Green Hornet, Vol. 2 contains the final chapters of writer Mark Waid‘s excellent run with Green Hornet. That’s the bad news. The good news is, we got thirteen fantastic issues of The Green Hornet from Waid, and who knows? Maybe someday he’ll come back to the character.
95% of the time, Waid can do no wrong. OK, I’m sure he’s had his misses in the past, but I really can’t think of one off the top of my head. From the industry-changing Kingdom Come to The Flash to The Fantastic Four to Empire and beyond, he’s done it all, and done it very well. This book is no exception. What we get here is what The Green Hornet is SUPPOSED to be! I’m talking about what he was created for. Fighting crime, undercover, in the 1930s. Not some updated version where changes are made just for changes sake. You get the Green Hornet being a criminal in the presence of other criminals and the police, but secretly foiling sinister criminal plots and, in a very roundabout way, saving the day. The plot is fairly intricate, but not at any time confusing or misleading. Besides that, you’ve got pretty much everything in this volume. Romance, spying, mystery, intrigue, friendship, Nazis, and a really important lesson about legacy.
The Green Hornet #10, while a really good comic, made me feel a little bad inside. A little broken-hearted. Why? Because it feels like things are wrapping up for this series (it ends with issue #13). But, that aside, this issue is pretty intense.
Mark Waid loves writing The Green Hornet. But, I think, this issue he loved writing the villains just a little bit more. This issue is VERY heavy on the battle between the bad guy “families” while the Hornet and Kato wait at the sidelines for them each to take out each other, then swoop in for the kill. Now, the story is MUCH more complex than that, obviously; there’s some great twists and turns and a FANTASTIC shock ending. All classic Mark Waid. And all VERY entertaining.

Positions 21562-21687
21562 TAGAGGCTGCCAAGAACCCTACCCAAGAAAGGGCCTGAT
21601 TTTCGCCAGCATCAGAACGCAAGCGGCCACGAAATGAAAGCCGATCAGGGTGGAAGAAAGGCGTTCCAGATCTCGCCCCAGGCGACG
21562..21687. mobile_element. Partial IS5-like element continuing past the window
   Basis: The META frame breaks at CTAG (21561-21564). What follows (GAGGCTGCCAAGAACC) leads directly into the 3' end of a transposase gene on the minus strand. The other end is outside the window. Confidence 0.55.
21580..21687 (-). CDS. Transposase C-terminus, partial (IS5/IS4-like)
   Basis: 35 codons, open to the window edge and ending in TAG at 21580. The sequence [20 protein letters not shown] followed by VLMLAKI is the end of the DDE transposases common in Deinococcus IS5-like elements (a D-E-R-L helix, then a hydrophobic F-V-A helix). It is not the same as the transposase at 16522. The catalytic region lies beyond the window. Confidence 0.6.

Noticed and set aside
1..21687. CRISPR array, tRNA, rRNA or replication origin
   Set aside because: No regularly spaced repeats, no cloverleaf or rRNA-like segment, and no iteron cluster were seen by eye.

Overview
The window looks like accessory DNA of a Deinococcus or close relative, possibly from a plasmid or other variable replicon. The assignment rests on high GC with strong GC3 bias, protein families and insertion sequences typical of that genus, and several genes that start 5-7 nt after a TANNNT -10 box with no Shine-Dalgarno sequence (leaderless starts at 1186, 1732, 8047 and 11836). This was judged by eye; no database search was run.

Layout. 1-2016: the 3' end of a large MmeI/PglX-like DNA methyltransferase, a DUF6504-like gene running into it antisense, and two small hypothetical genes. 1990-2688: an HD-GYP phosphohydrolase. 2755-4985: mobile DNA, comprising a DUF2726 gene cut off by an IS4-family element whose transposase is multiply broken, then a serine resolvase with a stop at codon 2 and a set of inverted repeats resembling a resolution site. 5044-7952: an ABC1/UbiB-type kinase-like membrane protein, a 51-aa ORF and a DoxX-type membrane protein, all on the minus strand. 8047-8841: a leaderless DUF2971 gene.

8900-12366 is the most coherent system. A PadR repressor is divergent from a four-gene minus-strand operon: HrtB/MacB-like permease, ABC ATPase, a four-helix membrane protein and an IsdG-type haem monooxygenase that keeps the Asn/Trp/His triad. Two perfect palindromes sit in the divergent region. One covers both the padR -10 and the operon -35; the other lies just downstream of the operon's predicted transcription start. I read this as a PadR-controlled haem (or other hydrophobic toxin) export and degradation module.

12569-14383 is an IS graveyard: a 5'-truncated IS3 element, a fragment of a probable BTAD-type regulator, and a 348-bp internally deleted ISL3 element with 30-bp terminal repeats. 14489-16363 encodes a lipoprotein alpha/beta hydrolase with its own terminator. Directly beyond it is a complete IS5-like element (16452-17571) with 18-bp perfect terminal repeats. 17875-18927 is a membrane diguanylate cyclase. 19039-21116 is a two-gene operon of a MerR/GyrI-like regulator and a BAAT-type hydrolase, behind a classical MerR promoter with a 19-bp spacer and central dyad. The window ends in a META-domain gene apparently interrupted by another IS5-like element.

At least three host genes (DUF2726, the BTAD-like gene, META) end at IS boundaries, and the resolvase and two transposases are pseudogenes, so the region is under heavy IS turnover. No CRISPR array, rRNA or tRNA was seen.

The Green Hornet #5 Written by Mark Waid
Illustrated by Ronilson Freire
Colored by Marcio Menyz
Lettered by Troy Peteri
Covers by Paolo Rivera and Jonathan Lau Dynamite Entertainment
Release Date: August 28, 2013
Cover Price: $3.99
In this issue of The Green Hornet, we see Britt Reid go through the aftermath of The Voice debacle. The board is furious, Kato is gone, and everyone blames Britt for Mills attempted suicide.
I wasn’t that familiar with The Green Hornet before reading this series. Though I know this character was around during the radio serials, I was only really familiar with the property from the movie, which I wasn’t really able to get into. This comic is different.
The Green Hornet #2 easily holds up the standard set by Mark Waid and company in the first issue, and in some respects, surpasses it. This book is the perfect gateway to get people introduced into Dynamite’s excellent Pulp Heroes world that they’ve spend so much time setting up.
Is there any comic that Mark Waid can’t write? I mean, seriously. After spending years reading his work on super hero books, and loving them, I expected something TOTALLY different from what’s he’s given us with this book. The result? I couldn’t be happier. And neither will you, when you start reading this. What surprises me most about this comic is that Waid makes the the Green Hornet an ACTUAL villain. Not a “let me confuse the police and then do the right thing,” no. He’s an actual, honest to God villain. Villains are normally not very pleasant people, but most gangsters had a certain gentleman’s code that they lived up to. Not so for the Green Hornet. He’s the baddest of the bad. And he spends the majority of this issue proving it.
Green Hornet #1 Written by Mark Waid
Art by Daniel Indro
Colors by Marcio Menyz
Lettering by Troy Peteri
Covers by Alex Ross & Paolo Rivera Dynamite Entertainment
Release Date: March 27, 2013
Cover Price: $3.99
After reading Green Hornet #1 I have a bunch of words that I can use to describe it. Unfortunately, all of them are four letters long and come before the words “cool” & “awesome.”
Just when this property needed a breath of fresh air, Dynamite goes and gets the man who can breathe the freshest air there is, Mark Waid. Being a big Green Hornet fan, I was excited when Mark Waid was announced on this title, and, for once, he not only lives up to his hype, but he surpasses it! This is the book to read if you love the Green Hornet. This is ALSO the book to read if you couldn’t give a crap about the Green Hornet, or just have a casual interest in him.